Provider failure relating to cross-border placements

In a small number of cases, care providers may sustain business failure and cease to provide a service. It is vital that in such cases continuity of care is ensured for those affected. This may mean that authorities need to step in temporarily and meet the needs of people whose provider has failed in their geographic area. This will be just as relevant in respect of individuals who have been subject to a cross-border placement as it would to any other service user.

Sections 48 to 52 of the Care Act 2014 set out what should happen in respect of cross-border placements when the provider is unable to continue to provide care services. The relevant supporting regulations are the Care and Support (Cross-border Placements and Business Failure: Temporary Duty) (Dispute Resolution) Regulations 2014 (SI 2014/2843), and the Care and Support (Business Failure) Regulations 2015 (SI 2015/301).

In general terms, if a care provider fails and is unable to carry on, the authority in whose area the individual is placed must meet the individual’s needs for as long as it considers necessary. The first authority will normally continue to have overall responsibility.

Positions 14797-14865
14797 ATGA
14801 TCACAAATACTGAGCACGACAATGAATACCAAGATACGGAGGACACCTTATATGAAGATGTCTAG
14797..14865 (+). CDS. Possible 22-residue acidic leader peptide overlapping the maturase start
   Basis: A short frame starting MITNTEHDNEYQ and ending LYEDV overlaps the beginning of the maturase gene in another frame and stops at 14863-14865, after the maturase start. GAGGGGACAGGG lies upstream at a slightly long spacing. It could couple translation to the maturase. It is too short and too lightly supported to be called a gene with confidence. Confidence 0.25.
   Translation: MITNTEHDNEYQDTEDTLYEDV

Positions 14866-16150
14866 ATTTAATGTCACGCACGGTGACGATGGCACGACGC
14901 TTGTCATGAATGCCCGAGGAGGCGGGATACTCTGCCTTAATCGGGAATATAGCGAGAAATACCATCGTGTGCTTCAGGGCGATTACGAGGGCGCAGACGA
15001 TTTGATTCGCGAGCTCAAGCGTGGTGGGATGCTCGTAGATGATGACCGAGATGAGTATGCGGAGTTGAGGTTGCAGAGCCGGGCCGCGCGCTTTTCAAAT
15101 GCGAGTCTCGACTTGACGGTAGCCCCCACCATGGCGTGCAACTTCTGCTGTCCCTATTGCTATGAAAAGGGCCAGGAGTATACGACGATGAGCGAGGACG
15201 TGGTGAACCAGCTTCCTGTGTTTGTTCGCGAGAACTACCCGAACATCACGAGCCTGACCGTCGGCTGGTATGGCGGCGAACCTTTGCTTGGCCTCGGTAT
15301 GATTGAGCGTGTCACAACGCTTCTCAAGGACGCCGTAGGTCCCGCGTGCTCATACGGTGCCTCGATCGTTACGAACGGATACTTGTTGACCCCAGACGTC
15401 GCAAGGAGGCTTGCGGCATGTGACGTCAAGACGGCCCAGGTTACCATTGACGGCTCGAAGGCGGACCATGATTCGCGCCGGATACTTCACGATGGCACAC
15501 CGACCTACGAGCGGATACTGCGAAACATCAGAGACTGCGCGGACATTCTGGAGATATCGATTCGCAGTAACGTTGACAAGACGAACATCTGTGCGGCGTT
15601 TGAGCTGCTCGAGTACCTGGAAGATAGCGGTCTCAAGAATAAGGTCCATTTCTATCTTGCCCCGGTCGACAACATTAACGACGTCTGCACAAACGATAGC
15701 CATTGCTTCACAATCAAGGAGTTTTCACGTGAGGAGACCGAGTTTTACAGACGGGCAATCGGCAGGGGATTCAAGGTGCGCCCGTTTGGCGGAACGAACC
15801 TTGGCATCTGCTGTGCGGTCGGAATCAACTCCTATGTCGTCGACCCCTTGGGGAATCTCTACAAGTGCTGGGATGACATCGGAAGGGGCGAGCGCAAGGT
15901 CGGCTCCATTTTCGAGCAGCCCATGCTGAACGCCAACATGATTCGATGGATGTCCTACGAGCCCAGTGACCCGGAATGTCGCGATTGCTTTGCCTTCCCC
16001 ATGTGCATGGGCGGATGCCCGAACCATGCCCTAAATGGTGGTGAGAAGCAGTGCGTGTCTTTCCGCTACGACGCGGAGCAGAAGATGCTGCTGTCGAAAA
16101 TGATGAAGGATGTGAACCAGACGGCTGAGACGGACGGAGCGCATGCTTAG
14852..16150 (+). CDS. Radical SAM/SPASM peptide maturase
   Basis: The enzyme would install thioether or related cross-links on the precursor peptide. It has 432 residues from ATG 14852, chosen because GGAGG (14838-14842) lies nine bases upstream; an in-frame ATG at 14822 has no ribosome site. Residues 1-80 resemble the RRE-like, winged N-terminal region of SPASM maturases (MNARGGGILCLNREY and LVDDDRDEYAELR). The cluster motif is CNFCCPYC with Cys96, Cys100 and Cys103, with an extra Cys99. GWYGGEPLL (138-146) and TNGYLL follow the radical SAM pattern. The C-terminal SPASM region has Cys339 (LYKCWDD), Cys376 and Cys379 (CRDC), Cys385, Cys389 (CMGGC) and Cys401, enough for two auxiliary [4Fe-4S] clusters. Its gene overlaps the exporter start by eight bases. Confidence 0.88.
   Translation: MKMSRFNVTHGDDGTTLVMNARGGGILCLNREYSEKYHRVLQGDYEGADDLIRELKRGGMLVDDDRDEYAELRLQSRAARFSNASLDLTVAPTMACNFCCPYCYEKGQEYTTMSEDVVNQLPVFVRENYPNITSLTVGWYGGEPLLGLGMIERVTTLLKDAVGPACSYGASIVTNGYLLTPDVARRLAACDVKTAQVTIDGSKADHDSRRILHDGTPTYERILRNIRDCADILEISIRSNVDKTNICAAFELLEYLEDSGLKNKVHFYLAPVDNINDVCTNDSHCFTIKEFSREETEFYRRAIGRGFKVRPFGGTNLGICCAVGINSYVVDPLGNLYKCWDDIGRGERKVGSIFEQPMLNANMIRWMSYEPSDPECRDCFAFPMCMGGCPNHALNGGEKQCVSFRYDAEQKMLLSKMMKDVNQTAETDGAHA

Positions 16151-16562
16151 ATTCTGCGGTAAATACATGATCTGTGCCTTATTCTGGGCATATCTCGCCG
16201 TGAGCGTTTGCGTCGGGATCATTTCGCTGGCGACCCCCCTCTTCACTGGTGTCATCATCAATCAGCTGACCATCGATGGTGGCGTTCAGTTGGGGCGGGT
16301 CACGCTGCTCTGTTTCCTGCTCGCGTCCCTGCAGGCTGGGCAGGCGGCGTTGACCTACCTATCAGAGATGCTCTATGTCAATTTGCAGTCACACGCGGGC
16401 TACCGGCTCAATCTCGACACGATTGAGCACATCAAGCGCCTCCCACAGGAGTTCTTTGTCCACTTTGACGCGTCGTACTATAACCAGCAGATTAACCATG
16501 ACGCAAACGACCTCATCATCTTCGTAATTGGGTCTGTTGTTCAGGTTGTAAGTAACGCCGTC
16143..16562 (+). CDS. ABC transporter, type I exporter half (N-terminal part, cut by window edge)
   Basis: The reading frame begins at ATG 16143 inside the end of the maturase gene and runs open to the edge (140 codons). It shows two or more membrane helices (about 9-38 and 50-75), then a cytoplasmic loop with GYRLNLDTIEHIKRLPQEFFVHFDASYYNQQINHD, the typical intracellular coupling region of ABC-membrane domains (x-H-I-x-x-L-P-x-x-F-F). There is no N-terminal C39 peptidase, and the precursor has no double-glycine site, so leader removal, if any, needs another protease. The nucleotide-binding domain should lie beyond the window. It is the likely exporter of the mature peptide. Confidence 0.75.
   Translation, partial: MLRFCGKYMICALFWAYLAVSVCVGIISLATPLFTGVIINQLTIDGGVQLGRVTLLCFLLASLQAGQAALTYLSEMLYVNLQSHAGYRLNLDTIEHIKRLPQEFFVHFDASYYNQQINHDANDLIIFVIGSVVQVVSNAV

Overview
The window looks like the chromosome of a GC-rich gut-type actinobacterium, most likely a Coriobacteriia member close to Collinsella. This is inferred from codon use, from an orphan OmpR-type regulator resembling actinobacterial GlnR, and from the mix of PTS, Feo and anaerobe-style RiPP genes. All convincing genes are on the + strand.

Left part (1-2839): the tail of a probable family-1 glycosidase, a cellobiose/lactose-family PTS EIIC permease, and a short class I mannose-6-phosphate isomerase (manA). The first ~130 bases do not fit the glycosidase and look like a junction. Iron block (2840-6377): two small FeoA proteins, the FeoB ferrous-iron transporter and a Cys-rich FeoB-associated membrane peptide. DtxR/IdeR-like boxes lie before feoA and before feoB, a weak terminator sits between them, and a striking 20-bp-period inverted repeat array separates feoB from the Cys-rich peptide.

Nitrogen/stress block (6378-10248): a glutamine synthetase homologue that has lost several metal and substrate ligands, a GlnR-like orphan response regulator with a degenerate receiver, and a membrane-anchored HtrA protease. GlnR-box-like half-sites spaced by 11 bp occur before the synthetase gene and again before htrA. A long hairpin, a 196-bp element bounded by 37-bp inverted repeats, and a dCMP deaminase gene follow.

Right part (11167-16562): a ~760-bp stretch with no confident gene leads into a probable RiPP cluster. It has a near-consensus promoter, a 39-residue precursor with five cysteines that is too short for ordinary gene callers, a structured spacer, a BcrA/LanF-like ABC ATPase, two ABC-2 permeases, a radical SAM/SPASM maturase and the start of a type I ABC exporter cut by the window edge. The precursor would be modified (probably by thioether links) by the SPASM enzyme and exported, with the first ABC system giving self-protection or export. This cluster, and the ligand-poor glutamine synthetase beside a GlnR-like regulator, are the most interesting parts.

In the event of provider failure in Scotland, local authorities have duties under Part 2 of the Social Work (Scotland) Act 1968 as specified in the Care and Support (Cross-border Placements) (Business Failure Duties of Scottish Local Authorities) Regulations 2013 (SI 2014/2839).

Close communication and cooperation between the first and second authority throughout will be important. The temporary duty to meet needs in the event of provider failure is not expected to apply to local authorities in Wales until April 2016.

The Care Act 2014 enables the authority to recover costs from the authority which made or funded the original arrangements. This power will be commenced in relation to recovery by local authorities in Wales at the same time as the temporary duty is commenced in relation to them.

If a dispute later emerges, for example regarding costs incurred as a result of the provider failure situation, then the dispute regulations described above will apply.


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